Simple Gifts

(1950)

“Simple Gifts” is the fourth song in Aaron Copland’s Old American Songs, Set 1. The famous melody was a favorite song of the Shaker sect; it dates from 1848.

The text and melody, written by Elder Joseph Brackett, were quoted by Edward D. Andrews in his book The Gift to be Simple: Songs, Dances and Rituals of the American Shakers (New York: J.J. Augustin Publisher, 1940). Copland featured the tune prominently in his ballet Appalachian Spring (1944), in a masterful set of variations. In scoring the melody for voice, however, Copland gave the song a recitative-like quality by incorporating an accompaniment squarely placed on weak beats, ensuring that this version of “Simple Gifts” would be sung without a regular rhythmic pulse. Vocal or orchestral medium aside, Copland’s resurrection of “Simple Gifts” has promoted the once-forgotten Shaker melody to the prominent role of an American anthem.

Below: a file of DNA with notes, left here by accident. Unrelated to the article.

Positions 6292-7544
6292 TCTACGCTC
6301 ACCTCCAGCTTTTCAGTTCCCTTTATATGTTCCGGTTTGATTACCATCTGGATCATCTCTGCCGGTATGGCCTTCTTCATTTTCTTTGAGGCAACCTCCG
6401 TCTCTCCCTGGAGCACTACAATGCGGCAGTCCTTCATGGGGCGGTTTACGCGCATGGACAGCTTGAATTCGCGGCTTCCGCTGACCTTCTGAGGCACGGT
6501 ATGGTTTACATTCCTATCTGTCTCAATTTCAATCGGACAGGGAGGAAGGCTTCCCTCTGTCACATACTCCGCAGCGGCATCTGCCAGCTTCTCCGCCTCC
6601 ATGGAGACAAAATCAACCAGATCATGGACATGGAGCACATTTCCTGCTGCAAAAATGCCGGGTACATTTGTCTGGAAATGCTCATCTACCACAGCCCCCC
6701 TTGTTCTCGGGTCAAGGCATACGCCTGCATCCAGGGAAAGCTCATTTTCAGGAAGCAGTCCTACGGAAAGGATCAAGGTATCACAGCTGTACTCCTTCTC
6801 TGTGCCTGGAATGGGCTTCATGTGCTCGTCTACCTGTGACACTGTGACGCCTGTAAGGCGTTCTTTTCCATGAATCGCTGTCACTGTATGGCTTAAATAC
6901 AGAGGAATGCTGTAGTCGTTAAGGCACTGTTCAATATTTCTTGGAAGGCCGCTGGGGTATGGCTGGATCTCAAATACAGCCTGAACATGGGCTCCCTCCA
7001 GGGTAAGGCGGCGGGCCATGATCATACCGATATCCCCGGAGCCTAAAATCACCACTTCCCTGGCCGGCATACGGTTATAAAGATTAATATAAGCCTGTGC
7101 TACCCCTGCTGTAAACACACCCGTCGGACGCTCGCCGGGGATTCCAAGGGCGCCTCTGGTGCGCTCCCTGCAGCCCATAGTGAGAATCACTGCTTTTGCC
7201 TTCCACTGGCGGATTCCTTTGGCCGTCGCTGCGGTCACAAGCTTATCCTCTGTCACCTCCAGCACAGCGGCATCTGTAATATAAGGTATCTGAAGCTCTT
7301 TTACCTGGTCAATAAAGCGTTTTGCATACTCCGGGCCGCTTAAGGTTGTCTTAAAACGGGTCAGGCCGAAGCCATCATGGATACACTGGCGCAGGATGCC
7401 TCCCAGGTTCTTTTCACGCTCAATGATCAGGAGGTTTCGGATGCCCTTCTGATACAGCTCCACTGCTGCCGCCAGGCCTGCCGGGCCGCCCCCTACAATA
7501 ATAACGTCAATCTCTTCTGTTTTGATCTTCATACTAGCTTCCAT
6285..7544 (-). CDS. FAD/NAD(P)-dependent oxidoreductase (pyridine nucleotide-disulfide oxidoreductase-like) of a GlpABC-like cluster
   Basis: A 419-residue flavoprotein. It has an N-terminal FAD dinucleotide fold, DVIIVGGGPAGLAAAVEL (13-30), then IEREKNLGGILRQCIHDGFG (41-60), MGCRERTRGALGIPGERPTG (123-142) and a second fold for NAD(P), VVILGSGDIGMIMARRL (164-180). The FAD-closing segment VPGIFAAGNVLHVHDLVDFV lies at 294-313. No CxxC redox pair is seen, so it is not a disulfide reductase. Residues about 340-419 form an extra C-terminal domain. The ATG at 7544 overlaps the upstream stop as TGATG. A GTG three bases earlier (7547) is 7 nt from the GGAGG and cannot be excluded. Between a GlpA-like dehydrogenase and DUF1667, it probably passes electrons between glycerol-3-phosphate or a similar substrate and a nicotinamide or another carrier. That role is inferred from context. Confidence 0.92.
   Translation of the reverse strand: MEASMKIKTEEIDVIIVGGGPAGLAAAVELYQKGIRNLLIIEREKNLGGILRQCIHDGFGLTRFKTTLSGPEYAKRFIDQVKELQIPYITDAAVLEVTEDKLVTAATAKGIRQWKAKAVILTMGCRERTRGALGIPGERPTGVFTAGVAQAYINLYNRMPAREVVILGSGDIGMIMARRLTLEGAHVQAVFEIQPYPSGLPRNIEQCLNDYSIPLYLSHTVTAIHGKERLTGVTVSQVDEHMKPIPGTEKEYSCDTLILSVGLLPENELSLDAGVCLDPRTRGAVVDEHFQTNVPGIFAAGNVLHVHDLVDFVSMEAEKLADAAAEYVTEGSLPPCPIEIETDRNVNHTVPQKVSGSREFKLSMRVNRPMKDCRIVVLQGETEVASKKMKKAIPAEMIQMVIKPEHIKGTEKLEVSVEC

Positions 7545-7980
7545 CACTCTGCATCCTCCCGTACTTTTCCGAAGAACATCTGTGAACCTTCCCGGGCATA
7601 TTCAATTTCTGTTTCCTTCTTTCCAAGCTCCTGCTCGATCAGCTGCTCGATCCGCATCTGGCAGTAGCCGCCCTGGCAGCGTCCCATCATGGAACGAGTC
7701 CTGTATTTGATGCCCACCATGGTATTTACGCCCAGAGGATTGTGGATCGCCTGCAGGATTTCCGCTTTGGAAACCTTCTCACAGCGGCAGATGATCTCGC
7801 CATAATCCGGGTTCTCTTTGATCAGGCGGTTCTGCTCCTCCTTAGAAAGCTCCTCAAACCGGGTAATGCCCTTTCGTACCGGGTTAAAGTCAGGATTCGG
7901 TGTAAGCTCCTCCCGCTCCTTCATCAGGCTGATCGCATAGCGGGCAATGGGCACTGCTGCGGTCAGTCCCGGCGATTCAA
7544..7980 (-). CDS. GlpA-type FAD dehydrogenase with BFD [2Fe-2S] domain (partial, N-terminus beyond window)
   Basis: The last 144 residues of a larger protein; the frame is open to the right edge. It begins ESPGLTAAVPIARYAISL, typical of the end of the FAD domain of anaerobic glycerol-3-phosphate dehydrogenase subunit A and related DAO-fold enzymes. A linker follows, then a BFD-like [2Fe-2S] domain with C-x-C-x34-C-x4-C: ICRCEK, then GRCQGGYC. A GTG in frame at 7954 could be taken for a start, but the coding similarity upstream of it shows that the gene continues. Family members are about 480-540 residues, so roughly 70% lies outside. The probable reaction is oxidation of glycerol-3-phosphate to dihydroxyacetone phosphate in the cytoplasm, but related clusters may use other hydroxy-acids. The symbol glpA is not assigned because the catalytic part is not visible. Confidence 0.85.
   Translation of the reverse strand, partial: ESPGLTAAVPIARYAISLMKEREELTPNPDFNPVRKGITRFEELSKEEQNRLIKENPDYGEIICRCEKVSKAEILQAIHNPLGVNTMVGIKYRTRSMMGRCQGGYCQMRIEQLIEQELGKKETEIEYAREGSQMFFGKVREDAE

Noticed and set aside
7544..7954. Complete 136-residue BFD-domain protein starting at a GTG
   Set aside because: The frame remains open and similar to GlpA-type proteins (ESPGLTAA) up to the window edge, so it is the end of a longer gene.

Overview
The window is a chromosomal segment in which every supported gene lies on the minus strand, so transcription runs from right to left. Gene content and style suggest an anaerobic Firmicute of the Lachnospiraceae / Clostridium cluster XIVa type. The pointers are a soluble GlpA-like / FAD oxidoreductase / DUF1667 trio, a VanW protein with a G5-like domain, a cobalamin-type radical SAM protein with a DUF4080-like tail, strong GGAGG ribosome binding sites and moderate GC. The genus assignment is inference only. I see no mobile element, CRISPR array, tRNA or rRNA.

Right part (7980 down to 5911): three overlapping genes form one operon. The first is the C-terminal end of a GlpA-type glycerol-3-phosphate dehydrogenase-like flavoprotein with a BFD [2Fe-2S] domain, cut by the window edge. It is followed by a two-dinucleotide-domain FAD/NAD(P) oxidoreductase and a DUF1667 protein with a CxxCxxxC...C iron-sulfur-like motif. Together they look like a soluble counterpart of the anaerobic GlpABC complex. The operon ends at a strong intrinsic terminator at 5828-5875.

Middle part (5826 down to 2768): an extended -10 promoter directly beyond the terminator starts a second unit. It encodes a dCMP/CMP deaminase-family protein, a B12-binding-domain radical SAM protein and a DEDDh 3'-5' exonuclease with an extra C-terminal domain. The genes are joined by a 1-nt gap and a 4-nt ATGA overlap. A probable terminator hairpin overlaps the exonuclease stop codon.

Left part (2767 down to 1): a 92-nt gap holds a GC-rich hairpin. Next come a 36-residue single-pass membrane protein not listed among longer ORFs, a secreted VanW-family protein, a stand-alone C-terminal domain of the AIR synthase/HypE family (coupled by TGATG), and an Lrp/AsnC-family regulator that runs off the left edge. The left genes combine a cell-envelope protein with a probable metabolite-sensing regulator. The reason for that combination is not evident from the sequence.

--Stephanie Poxon, Ph.D.


Simple Gifts
Traditional/Shaker


'Tis the gift to be simple, 'tis the gift to be free
'tis the gift to come down where you ought to be
And when we find ourselves in the place just right
'Twill be in the valley of love and delight.


When true simplicity is gained
To bow and to bend we shan't be ashamed
To turn, turn will be our delight
'Till by turning, turning we come round right.


'Tis the gift to be simple, 'tis the gift to be free
'tis the gift to come down where you ought to be
And when we find ourselves in the place just right
'Twill be in the valley of love and delight.


Audio PLaylist